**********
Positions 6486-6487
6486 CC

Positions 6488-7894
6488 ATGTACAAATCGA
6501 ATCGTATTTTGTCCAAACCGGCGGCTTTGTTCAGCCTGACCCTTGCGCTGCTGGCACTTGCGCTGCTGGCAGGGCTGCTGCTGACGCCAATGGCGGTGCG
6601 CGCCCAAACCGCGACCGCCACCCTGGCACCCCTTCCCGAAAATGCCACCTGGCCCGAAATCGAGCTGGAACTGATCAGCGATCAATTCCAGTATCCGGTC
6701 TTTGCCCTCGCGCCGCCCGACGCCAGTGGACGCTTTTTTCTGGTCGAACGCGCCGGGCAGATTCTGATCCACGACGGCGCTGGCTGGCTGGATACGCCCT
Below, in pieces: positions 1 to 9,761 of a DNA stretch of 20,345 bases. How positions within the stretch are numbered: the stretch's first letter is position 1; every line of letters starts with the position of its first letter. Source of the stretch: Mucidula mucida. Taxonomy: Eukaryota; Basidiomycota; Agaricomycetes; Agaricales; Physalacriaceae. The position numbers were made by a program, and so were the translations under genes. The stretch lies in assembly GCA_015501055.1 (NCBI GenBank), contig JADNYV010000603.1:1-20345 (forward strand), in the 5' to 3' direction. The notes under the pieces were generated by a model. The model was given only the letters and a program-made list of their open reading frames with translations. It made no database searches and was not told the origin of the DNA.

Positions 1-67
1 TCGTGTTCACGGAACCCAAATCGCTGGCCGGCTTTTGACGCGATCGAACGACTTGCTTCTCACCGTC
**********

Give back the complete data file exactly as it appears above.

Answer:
Positions 6486-6487
6486 CC

Positions 6488-7894
6488 ATGTACAAATCGA
6501 ATCGTATTTTGTCCAAACCGGCGGCTTTGTTCAGCCTGACCCTTGCGCTGCTGGCACTTGCGCTGCTGGCAGGGCTGCTGCTGACGCCAATGGCGGTGCG
6601 CGCCCAAACCGCGACCGCCACCCTGGCACCCCTTCCCGAAAATGCCACCTGGCCCGAAATCGAGCTGGAACTGATCAGCGATCAATTCCAGTATCCGGTC
6701 TTTGCCCTCGCGCCGCCCGACGCCAGTGGACGCTTTTTTCTGGTCGAACGCGCCGGGCAGATTCTGATCCACGACGGCGCTGGCTGGCTGGATACGCCCT
Below, in pieces: positions 1 to 9,761 of a DNA stretch of 20,345 bases. How positions within the stretch are numbered: the stretch's first letter is position 1; every line of letters starts with the position of its first letter. Source of the stretch: Mucidula mucida. Taxonomy: Eukaryota; Basidiomycota; Agaricomycetes; Agaricales; Physalacriaceae. The position numbers were made by a program, and so were the translations under genes. The stretch lies in assembly GCA_015501055.1 (NCBI GenBank), contig JADNYV010000603.1:1-20345 (forward strand), in the 5' to 3' direction. The notes under the pieces were generated by a model. The model was given only the letters and a program-made list of their open reading frames with translations. It made no database searches and was not told the origin of the DNA.

Positions 1-67
1 TCGTGTTCACGGAACCCAAATCGCTGGCCGGCTTTTGACGCGATCGAACGACTTGCTTCTCACCGTC